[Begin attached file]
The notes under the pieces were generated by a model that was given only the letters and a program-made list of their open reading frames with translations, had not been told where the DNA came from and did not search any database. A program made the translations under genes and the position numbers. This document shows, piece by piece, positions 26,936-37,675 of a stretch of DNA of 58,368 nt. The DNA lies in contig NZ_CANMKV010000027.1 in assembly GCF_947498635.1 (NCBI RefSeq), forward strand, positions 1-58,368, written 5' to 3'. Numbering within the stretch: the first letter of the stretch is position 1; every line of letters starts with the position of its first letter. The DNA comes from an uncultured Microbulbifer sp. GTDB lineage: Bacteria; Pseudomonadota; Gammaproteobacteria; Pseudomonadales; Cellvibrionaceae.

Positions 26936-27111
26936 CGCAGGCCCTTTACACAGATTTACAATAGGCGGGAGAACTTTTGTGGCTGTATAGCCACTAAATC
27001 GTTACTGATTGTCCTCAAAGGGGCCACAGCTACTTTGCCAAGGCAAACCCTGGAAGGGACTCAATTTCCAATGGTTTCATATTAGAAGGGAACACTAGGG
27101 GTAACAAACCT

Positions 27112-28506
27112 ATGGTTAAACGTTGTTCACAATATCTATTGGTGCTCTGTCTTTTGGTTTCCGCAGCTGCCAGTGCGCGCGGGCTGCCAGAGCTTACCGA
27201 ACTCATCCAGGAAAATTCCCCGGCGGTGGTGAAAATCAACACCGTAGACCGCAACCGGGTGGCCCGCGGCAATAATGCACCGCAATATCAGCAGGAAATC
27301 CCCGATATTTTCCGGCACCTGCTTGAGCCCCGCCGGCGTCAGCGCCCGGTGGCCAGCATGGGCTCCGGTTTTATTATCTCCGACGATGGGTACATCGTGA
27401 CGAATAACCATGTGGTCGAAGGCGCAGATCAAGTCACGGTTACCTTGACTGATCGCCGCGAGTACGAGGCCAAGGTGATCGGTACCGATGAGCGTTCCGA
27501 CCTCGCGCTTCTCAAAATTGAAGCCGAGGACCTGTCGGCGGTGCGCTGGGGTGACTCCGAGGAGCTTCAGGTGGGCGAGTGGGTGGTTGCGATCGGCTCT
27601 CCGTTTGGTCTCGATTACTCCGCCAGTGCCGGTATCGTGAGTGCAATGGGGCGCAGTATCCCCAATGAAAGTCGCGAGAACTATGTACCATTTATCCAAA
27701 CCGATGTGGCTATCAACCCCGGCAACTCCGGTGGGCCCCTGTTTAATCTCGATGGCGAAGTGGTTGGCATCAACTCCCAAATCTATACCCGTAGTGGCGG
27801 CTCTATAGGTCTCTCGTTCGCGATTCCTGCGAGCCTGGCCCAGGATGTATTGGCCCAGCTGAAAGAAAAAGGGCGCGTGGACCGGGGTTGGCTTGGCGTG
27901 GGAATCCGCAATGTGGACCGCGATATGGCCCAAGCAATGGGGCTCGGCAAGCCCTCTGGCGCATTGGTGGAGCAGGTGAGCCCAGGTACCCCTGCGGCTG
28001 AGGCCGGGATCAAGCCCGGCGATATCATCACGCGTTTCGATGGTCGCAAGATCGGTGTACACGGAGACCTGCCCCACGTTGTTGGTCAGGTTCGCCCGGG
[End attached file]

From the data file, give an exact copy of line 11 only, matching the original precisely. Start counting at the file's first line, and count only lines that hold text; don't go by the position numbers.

27501 CCTCGCGCTTCTCAAAATTGAAGCCGAGGACCTGTCGGCGGTGCGCTGGGGTGACTCCGAGGAGCTTCAGGTGGGCGAGTGGGTGGTTGCGATCGGCTCT